While the Roku smart sound bars are a good option for an all-in-one device, Amazon has a function where its Fire TV devices can use a pair of Echo speakers for stereo sound, and even connect wirelessly to a pair of Echo Studio speakers to create Dolby Atmos.
Amazon Fire TV vs Roku: Key features
As well as providing access to its own Prime Video service, the main feature of Amazon's Fire TV devices is Alexa. Once set up, a press of a button on the remote gets the assistant's attention (instead of saying "Alexa" aloud), allowing you to interact with it like normal.
You can use Alexa to search for something to watch, either by saying the name of a TV show or the genre of movie you want to watch. Alexa can also be used to pause and play content, rewind, fast-forward, skip to the next episode and more.
Away from TV control, Alexa on Fire TV devices works just as it does on Echo smart speakers and displays. This means being able to ask questions, set timers, check the weather forecast and control your smart home devices. Alexa will show key information on the TV screen to help answer your questions, and live video feeds from Ring doorbells and Alexa-compatible security cameras can be shown on the screen too. In a world where most streaming devices work in very similar ways, Alexa integration really helps Amazon's offerings stand out from the crowd.
Roku systems can be controlled using a smartphone appRoku
On the other hand, what Roku offers is a system that isn't attached to any one streaming service. Where Amazon has Prime Video, Google has YouTube and Apple has Apple TV+, Roku's devices don't try and promote its own paid-for service, because there isn't one.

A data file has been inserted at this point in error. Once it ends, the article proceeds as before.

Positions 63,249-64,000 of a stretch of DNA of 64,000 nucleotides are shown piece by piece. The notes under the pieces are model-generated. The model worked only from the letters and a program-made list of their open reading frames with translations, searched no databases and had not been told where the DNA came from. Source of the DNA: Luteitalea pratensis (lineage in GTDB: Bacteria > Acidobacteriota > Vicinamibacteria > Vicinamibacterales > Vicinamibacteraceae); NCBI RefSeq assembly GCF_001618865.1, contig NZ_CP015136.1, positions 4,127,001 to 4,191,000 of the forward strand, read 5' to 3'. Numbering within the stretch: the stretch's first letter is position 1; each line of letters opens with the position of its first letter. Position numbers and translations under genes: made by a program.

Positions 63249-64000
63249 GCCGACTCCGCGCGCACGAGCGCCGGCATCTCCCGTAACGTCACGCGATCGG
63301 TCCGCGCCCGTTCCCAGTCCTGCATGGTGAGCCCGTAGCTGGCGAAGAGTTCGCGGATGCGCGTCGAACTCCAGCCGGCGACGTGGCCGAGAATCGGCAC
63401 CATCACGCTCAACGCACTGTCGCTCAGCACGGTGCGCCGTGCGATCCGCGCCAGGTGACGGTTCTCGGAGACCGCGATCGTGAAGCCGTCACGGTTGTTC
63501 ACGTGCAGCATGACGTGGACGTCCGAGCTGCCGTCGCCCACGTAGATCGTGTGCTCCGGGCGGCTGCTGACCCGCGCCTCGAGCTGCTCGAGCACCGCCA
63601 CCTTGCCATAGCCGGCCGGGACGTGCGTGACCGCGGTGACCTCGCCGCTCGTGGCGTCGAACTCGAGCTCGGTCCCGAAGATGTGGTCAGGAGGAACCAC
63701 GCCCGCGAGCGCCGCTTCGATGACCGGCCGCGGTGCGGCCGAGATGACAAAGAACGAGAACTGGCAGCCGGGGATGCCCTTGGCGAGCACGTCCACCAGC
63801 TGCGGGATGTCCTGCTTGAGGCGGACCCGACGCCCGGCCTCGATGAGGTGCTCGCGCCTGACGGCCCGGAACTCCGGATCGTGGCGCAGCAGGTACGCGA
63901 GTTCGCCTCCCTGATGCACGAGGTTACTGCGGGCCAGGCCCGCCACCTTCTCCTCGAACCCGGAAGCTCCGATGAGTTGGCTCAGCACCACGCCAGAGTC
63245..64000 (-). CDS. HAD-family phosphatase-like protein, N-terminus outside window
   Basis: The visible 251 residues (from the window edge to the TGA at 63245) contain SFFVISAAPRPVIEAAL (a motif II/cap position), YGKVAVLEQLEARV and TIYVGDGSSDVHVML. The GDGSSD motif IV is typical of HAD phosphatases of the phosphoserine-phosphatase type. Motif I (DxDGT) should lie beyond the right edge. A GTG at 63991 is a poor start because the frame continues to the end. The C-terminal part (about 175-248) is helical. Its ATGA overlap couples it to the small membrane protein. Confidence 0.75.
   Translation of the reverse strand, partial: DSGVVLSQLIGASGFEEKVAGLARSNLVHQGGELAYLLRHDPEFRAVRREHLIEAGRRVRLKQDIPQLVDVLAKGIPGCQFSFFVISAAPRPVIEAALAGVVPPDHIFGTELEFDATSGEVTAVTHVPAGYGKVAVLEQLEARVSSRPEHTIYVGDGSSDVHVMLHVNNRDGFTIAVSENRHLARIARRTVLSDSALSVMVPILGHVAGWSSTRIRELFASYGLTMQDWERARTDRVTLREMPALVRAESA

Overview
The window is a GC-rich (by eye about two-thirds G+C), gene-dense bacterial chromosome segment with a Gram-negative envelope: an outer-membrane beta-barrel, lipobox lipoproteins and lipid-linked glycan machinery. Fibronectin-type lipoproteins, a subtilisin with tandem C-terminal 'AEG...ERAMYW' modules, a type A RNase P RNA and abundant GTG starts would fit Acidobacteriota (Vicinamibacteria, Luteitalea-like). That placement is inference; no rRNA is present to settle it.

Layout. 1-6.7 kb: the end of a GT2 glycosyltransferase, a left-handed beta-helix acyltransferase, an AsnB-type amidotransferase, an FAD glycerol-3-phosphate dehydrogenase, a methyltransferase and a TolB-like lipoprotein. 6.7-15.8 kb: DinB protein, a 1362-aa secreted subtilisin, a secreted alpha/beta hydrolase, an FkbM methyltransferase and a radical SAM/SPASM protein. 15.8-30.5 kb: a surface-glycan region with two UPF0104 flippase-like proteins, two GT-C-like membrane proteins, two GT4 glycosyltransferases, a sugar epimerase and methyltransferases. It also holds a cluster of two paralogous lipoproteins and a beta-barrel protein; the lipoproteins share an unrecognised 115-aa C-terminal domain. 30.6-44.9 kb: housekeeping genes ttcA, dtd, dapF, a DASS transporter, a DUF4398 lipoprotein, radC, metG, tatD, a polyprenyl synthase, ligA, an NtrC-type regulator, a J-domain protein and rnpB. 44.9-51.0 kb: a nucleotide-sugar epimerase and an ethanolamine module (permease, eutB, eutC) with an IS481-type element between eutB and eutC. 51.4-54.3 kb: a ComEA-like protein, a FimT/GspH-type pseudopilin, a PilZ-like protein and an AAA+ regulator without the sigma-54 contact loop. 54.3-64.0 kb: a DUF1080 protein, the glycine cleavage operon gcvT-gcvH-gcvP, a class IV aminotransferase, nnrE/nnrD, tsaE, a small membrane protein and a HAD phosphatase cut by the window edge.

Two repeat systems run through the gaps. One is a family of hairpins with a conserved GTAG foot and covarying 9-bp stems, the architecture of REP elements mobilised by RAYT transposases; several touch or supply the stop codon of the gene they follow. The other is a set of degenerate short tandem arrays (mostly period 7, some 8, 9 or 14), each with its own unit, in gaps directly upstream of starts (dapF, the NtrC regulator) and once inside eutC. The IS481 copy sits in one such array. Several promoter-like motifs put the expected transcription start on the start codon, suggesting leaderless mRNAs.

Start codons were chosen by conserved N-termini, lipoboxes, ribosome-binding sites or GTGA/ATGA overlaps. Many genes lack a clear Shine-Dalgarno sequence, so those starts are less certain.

This makes Roku agnostic, and with this comes an excellent search system that doesn't try to steer you one way or the other. For example, search for a movie on Roku and you will be shown all of the services from which it is available to you, along with the price, resolution, and options to buy and keep the show if available. That way, you can find the movie you want in 4K or HD, and see where it is offered for the lowest price.
Add in the fact that Roku provides access to almost every streaming service on the planet, and the result is one of our favorite ways to stream.
Amazon Fire TV vs Roku: Available content
As of February 2021, Amazon claims its Fire TV devices have access to 20,000 free movies and TV shows through services like IMDB TV and Tubi TV, plus over 500,000 movies and TV shows through subscription services.
Thousands of these are offered through Amazon's Prime Video service, plus there is the option to buy or rent newer titles. But you'll need to be an Amazon Prime member to access this content, and once you are we find the Fire TV interface likes to promote Amazon's own content above that of others.
If you are already a Prime Video member then buying a Fire TV device makes a lot of sense, as much of Amazon's top content is free to watch with your existing subscription.
Both systems have access to a wide range of streaming servicesAmazon
Roku also makes the same claim about providing access to over 500,000 movies and TV shows, via the thousands of channels it supports. In Roku-speak a channel is a service like Netflix, YouTube, Apple TV+, HBO Max, or Amazon Prime Video.
Roku doesn't sell its own content, but instead acts as a platform for you to rent or purchase movies and TV shows from others, like Google, Apple and many more. It also provides access to local TV streaming services and subscription sports platforms, plus free content from YouTube and Spotify.
Amazon Fire TV vs Roku: Which is best?
There is no outright winner here, as which you decide on depends on your current situation, budget and what you want from a streaming device. Roku undercuts the cheapest Fire TV stick and offers a couple of compelling sound bars at the top of its range, while Amazon includes the Alexa voice assistant which adds a new dimension to its streaming sticks.
Instead of merely streaming content to your TV, the addition of Alexa turns the device into a way to check on your security cameras, control smart home devices and more.
But if you don't have any smart home devices – or use a platform other than Alexa to control them – a Fire TV device will have less value to you. SImilarly, if you have a Prime subscription then Fire TV makes a lot of sense, but if you don't then a Roku device could be the way to go.